Financial stress in Iowa farms
Iowa farm financial conditions have deteriorated since 2012, but average indicators of liquidity and solvency remain close to their long term levels. However, average financial measures mask the variability across farms. A new publication "Financial Stress in Iowa Farms: 2014-2016" (FM1892R) from Iowa State University Extension and Outreach tracks the evolution of financial stress in Iowa farms using a panel of financial statements collected by the Iowa Farm Business Association1. The 273 farms analyzed in this study were selected based on the availability of complete and detailed financial statements for 2014, 2015, and 2016, and are representative of medium-size commercial farms largely managed by experienced farmers.
To ensure the comparability of financial indicators across farms of different sizes, the assessment is conducted using the debt to asset ratio (total liabilities divided by total assets) as an indicator of solvency, and the current ratio (current assets divided by current liabilities) as an indicator of financial liquidity. At each point in time, each farm is assigned a solvency rating and a liquidity rating. Then, farms are grouped into different categories according to their ratings. The evolution of the farm financial situation is assessed by comparing the composition and characteristics of the different groups of farms through time.
Changes in liquidity
In December 2014, almost half (47.3 percent) of the farms had a strong liquidity rating, and less than one third (31.5 percent) of the farms had vulnerable liquidity ratings (Figure 1). By December 2015, the percent of farms with vulnerable liquidity ratings increased by 9.2 percentage points, and vulnerable farms accounted for about the same share as farms with strong liquidity ratings: 40.7 percent versus 41.4 percent. By December 2016, there were more farms with vulnerable liquidity ratings than farms with strong liquidity ratings, representing 42.9 percent versus 41.7 percent of the sample, respectively. More than two in five farms run the risk of not being able to pay off their obligations as they become due over the course of 2017.
Changes in solvency
In December 2014, only one in five farms (20.5 percent) was assigned a vulnerable solvency rating (Figure 2). But a year later, almost one in four farms (24.5 percent) had a vulnerable solvency rating. By December 2016, slightly more than one in four farms was highly leveraged. In any case, by comparing Figures 1 and 2 it becomes apparent that solvency issues are much less prevalent than liquidity issues. However, it must be noted that machinery, land and other long-lived assets are valued at their cost (or book) value, and therefore do not reflect the recent decline in asset values.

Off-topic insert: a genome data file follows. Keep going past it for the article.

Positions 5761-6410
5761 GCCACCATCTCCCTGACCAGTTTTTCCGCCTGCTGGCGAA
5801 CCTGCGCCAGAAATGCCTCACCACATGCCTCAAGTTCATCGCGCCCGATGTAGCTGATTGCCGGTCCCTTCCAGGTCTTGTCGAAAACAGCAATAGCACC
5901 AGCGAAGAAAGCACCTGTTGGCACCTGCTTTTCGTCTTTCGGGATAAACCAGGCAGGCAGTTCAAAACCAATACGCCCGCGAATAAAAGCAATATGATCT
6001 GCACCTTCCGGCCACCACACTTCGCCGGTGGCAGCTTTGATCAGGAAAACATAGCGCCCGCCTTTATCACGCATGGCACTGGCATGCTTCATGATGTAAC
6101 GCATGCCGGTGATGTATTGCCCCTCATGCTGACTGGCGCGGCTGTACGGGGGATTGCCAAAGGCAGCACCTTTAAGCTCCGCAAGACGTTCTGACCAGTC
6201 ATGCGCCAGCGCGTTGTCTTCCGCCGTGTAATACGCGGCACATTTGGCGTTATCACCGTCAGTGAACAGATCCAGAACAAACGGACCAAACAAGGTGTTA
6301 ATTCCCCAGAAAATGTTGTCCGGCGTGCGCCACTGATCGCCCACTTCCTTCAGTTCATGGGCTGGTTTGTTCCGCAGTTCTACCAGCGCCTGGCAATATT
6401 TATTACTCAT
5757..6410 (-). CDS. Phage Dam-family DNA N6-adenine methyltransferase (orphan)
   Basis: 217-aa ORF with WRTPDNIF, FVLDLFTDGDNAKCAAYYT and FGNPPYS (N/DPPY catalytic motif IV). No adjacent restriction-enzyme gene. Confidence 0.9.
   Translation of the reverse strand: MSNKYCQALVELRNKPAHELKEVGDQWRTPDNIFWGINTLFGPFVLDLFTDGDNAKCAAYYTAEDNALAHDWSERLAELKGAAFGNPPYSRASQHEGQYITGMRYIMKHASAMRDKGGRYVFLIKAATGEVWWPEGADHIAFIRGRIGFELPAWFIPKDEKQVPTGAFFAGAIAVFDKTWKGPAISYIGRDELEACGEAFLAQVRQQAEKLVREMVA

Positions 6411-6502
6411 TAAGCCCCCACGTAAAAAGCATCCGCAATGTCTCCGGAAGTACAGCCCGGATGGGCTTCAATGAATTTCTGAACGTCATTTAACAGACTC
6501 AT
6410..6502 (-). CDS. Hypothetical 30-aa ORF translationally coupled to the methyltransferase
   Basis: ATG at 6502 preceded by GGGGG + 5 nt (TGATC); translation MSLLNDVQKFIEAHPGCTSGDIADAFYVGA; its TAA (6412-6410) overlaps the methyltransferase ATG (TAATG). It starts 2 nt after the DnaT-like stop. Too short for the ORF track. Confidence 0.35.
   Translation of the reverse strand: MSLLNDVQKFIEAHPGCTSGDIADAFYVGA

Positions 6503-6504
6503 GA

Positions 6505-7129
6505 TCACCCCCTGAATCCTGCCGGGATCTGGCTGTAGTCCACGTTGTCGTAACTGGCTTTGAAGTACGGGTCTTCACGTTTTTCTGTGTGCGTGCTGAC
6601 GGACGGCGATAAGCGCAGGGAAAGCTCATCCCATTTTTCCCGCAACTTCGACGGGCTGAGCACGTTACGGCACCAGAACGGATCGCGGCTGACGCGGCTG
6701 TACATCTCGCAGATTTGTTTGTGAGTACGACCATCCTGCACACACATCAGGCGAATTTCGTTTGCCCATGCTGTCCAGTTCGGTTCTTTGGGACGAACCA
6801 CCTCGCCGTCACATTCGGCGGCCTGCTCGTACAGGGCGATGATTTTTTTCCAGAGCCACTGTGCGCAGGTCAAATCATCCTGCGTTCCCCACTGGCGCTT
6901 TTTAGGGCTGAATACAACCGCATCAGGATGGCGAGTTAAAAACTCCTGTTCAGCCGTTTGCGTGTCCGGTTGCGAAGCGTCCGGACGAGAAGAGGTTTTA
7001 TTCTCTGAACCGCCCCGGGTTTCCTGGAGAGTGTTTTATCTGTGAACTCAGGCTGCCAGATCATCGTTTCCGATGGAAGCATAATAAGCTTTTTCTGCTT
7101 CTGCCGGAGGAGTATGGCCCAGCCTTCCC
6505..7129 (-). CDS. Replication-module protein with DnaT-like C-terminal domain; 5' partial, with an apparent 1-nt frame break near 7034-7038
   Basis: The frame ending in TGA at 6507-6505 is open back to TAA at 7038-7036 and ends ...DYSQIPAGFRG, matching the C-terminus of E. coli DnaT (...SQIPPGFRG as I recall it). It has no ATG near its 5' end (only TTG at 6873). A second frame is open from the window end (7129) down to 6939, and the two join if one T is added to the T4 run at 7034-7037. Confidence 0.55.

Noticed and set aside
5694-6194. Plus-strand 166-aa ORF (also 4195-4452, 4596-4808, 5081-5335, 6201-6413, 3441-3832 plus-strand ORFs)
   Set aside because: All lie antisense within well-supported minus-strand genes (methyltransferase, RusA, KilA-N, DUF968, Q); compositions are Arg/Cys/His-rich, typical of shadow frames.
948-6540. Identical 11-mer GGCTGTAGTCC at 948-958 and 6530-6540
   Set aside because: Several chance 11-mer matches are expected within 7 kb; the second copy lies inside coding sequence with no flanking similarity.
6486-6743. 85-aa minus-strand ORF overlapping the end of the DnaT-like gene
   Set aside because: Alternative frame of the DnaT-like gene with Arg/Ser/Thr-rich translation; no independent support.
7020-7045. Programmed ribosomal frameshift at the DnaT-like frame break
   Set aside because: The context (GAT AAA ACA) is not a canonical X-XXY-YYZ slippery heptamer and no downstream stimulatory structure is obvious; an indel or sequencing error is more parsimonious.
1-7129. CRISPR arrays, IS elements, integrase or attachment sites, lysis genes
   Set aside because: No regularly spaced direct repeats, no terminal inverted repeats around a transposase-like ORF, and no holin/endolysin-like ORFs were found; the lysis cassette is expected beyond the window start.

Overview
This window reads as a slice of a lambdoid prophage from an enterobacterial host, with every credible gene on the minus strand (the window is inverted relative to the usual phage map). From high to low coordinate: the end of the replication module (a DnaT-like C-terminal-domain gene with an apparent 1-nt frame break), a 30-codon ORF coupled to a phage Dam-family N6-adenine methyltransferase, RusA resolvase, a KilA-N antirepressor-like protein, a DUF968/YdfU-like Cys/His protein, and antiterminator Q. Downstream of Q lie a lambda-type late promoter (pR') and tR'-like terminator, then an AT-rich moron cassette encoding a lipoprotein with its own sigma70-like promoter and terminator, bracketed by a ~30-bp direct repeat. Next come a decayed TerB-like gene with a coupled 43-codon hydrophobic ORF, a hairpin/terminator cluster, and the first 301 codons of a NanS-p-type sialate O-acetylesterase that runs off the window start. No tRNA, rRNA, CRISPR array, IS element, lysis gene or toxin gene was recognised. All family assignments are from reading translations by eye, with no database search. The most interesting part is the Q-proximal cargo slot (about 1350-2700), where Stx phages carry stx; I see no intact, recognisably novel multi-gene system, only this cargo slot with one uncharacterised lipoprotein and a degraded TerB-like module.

The share of financially stressed farms (vulnerable liquidity or solvency ratings) increased from 38 percent in December 2014 to 47 percent in December 2016. The average loss in working capital across all farms in the sample amounted to $123 per acre in 2015 and $57 per acre in 2016, accumulating a $180 loss over the entire period. But farms with vulnerable liquidity ratings in December 2016 accumulated an average loss in working capital of $347 per acre.
Anecdotal evidence suggests that financially stressed farms are likely to have already tried a few or several strategies to improve their bottom line. So quick fixes are likely to have already been exhausted. These operations will have to reevaluate how they generate profits, by enterprise, parcel, leasing contract, and so on, to come up with a bold, encompassing strategic plan to generate a solid stream of profits over the next few years that also accounts for the need of short term financing; or otherwise play the odds of going out of business. Planning can involve some tough choices, but the sooner it is tackled, the higher are the chances of success. In order to facilitate the planning process and to provide support to the people directly or indirectly related to financially stressed farms, the article in press by Iowa State University Extension and Outreach lists the resources available free of charge to help farmers with their farm financial planning. For other farm financial resources, see the Ag Decision Maker website.
1 The Iowa Farm Business Association (IFBA) is an independent farm business management association, managed and controlled by its members. Because the IFBA data come from actual accounting records, they are generally more accurate and consistent than data obtained from cross-sectional surveys. However, because the data are not obtained using survey sampling methods, they may not be fully representative of the Iowa farm population.
Alejandro Plastina, extension economist, 515-294-6160, email@example.com